Gas compressors also failed because ERCOT and local utilities were blind with regards to load shedding and critical loads. You must build for total system resilience, and not assume your continuity plans will be robust because of disparate energy sources. Clearly you can’t assume the competence of some system operators.



> ... it has never done a thing to change their strategy nor sales.

Look up their Mac sales figure - it's down. And I do believe it is because consumers aren't stupid and recognize that the new Macs have planned obsolescence built-in with their soldered RAM and SSDs.

The Gaslighting is also high with Apple claiming that their "8GB equals 16GB" because they are Apple:

> Comparing our memory to other system's memory actually isn't equivalent, because of the fact that we have such an efficient use of memory, and we use memory compression, and we have a unified memory architecture. Actually, 8GB on an M3 MacBook Pro is probably analogous to 16GB on other systems. We just happen to be able to use it much more efficiently. - https://www.macrumors.com/2023/11/08/8gb-ram-m3-macbook-pro-...

> (...) and we have a unified memory architecture.

If Apple laptops have to use their system memory for their graphics stuff, doesn't this mean that their 8GB of RAM leaves even less memory available for applications? I mean, even the cheapest graphics cards out there ship with a few GB of dedicated memory.

> Look up their Mac sales figure - it’s down. And I do believe it is because consumers aren’t stupid and recognize that the new Macs have planned obsolescence built-in with their soldered RAM and SSDs.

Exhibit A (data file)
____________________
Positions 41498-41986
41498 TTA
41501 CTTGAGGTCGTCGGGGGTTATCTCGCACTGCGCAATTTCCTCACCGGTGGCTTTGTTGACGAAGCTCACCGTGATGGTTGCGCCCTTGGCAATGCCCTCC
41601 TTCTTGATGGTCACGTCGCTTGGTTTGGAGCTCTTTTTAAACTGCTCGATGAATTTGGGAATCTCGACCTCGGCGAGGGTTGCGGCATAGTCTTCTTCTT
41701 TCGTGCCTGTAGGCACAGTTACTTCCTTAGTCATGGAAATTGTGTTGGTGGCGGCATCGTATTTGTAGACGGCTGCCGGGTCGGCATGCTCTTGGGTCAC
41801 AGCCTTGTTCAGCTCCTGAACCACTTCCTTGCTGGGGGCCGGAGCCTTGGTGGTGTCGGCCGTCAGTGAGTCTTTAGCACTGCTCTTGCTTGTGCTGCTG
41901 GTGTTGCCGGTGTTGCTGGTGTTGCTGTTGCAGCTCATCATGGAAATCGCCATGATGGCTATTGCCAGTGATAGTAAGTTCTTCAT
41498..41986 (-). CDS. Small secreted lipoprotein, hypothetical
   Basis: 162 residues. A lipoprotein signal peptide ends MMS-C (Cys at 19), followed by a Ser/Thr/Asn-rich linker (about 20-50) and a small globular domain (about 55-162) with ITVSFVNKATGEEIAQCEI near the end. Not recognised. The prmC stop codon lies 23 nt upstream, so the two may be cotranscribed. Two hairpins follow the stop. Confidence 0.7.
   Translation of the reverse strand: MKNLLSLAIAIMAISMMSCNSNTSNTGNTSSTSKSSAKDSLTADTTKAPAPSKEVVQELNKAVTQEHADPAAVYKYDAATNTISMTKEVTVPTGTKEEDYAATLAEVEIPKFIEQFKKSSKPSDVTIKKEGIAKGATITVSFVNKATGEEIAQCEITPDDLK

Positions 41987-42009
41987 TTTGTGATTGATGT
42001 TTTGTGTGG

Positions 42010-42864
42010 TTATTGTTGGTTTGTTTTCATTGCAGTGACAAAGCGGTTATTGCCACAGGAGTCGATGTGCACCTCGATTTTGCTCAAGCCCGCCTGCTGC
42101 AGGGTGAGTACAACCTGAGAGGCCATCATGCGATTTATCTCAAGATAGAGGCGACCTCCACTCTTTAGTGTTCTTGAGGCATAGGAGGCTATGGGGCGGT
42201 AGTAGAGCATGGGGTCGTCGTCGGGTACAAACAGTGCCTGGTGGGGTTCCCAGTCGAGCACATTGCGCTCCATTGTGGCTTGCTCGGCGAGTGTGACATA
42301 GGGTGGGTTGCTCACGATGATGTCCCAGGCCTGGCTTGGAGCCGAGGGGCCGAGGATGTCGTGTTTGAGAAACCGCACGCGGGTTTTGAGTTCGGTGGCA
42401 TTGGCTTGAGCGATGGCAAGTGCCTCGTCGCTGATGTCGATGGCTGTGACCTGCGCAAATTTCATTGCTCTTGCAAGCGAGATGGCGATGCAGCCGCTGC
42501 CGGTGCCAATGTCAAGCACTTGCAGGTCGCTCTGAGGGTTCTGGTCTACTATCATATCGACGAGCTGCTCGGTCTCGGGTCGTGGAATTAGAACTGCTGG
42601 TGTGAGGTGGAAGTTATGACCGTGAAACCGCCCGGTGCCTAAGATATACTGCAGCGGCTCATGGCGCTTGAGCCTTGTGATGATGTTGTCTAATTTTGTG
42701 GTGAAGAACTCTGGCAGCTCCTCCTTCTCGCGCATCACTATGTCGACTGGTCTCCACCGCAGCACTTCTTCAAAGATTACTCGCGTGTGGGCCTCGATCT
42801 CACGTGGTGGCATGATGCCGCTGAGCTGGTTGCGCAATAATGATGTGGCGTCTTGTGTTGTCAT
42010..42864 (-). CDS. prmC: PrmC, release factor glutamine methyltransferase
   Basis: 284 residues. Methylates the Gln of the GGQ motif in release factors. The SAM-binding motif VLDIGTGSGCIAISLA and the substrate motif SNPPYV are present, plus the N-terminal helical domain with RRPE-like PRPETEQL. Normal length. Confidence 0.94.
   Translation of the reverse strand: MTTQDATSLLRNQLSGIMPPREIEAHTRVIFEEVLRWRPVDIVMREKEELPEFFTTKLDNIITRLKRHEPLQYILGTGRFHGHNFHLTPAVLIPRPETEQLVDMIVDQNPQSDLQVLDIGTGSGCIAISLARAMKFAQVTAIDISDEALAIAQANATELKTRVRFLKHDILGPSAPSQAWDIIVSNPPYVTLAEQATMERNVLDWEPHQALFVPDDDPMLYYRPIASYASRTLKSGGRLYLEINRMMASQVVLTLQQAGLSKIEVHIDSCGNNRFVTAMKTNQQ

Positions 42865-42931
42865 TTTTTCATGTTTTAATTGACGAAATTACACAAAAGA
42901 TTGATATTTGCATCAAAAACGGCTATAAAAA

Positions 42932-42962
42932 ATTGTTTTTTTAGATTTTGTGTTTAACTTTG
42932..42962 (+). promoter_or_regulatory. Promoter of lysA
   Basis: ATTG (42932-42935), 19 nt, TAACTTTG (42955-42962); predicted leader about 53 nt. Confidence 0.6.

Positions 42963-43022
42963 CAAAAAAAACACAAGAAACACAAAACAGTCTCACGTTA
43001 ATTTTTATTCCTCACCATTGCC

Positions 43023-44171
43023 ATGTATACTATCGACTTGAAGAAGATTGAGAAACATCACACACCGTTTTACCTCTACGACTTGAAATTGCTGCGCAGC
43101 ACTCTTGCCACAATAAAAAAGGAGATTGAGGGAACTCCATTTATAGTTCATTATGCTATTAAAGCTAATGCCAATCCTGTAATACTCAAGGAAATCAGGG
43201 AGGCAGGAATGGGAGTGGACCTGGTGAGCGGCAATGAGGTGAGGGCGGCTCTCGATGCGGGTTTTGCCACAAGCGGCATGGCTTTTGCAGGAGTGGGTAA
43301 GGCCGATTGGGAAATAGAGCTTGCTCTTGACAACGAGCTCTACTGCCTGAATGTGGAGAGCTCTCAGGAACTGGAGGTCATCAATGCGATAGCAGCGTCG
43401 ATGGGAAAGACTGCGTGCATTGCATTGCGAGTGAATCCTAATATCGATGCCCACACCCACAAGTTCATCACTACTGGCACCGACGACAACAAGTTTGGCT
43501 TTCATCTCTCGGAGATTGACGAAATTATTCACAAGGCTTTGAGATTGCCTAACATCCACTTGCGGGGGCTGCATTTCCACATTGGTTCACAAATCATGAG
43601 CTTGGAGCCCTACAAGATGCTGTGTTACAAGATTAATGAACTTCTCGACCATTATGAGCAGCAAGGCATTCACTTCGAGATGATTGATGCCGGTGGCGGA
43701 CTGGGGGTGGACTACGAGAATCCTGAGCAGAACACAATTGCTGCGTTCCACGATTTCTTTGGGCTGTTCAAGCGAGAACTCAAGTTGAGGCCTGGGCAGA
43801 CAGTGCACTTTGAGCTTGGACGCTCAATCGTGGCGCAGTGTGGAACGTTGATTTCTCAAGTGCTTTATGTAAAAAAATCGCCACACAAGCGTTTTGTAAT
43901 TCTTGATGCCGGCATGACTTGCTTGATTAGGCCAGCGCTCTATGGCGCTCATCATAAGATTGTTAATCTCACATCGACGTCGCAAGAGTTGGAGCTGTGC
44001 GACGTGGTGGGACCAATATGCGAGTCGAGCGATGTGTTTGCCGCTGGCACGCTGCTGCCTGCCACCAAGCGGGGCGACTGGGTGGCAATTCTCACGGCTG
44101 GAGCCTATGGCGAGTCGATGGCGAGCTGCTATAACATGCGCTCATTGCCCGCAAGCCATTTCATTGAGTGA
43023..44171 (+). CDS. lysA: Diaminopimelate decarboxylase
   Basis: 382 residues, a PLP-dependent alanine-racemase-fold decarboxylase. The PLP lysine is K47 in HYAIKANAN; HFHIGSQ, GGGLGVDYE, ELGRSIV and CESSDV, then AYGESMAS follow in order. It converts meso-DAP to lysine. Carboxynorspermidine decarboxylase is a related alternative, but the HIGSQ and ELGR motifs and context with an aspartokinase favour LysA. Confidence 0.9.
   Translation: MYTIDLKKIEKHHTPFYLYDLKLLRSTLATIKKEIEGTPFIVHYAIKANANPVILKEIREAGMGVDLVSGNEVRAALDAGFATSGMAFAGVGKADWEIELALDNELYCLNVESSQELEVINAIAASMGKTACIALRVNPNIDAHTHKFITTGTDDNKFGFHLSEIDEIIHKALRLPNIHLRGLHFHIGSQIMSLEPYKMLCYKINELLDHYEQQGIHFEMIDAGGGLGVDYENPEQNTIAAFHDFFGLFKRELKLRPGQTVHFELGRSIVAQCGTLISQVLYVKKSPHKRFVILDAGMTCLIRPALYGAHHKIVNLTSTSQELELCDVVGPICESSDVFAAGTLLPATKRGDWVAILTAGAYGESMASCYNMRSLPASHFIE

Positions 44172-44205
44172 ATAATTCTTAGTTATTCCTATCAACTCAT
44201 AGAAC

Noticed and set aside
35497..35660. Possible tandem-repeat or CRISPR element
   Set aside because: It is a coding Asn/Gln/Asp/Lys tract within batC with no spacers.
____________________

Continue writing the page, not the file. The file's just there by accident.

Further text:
Mac isn’t the only product they sell where the storage prices are higher than the alternatives and higher than the cost of the underlying hardware. All of Apple’s products come with SSD and RAM upgrades that are above market rates and above the competition.

I don’t think consumers are stupid either, I think they know the storage upgrades are marked up, and still buy Apple products, for other reasons. I bought Apple laptops and was happy about them despite their cost - they were truly great machines and outshined the cheaper non-Apple laptops I’ve had.

Anyway, Mac sales have been down for a while because what would have been laptop and desktop sales are being now replaced with tablets and phones. Apple’s strategy hasn’t changed yet, and their overall sales and revenue on premium priced products haven’t show any sign of downturn yet.

> And I do believe it is because consumers aren't stupid and recognize that the new Macs have planned obsolescence built-in with their soldered RAM and SSDs

I guess this is a factor, but the main reason I haven't bought a new Mac is that they quit making the 27" iMac. Turning that beautiful screen into a paperweight or strictly-retro computer, only to turn around and buy a Mini and Studio Display, seems silly. OpenCore Legacy Patcher has kept me up-to-date so far, but there's an end on it. It doesn't help that my office is part of the "fancy" part of the house and so having exactly one cable (power) running into the computer is a nontrivial aesthetic benefit. It really does look sleeker, because it is.

Hopefully they'll come out with a 32" 6K iMac with Target Display Mode. ;-)

What's the difference between using Stock images (generic photographs / graphics) vs Fake Ai images in a news story? Traditionally stock images have been used to add more "impact" to a story. If the Fake AI image can do that better, obviously they will be preferred.

I understand that readers need to be informed. But to be fair, (c) Gettys (or some other stock photo dealers) below a photo never made me aware that the photo used was a stock photo until I learnt about stock photos one day. Also, would marking a photo as AI really reduce the impact of a well-written news story?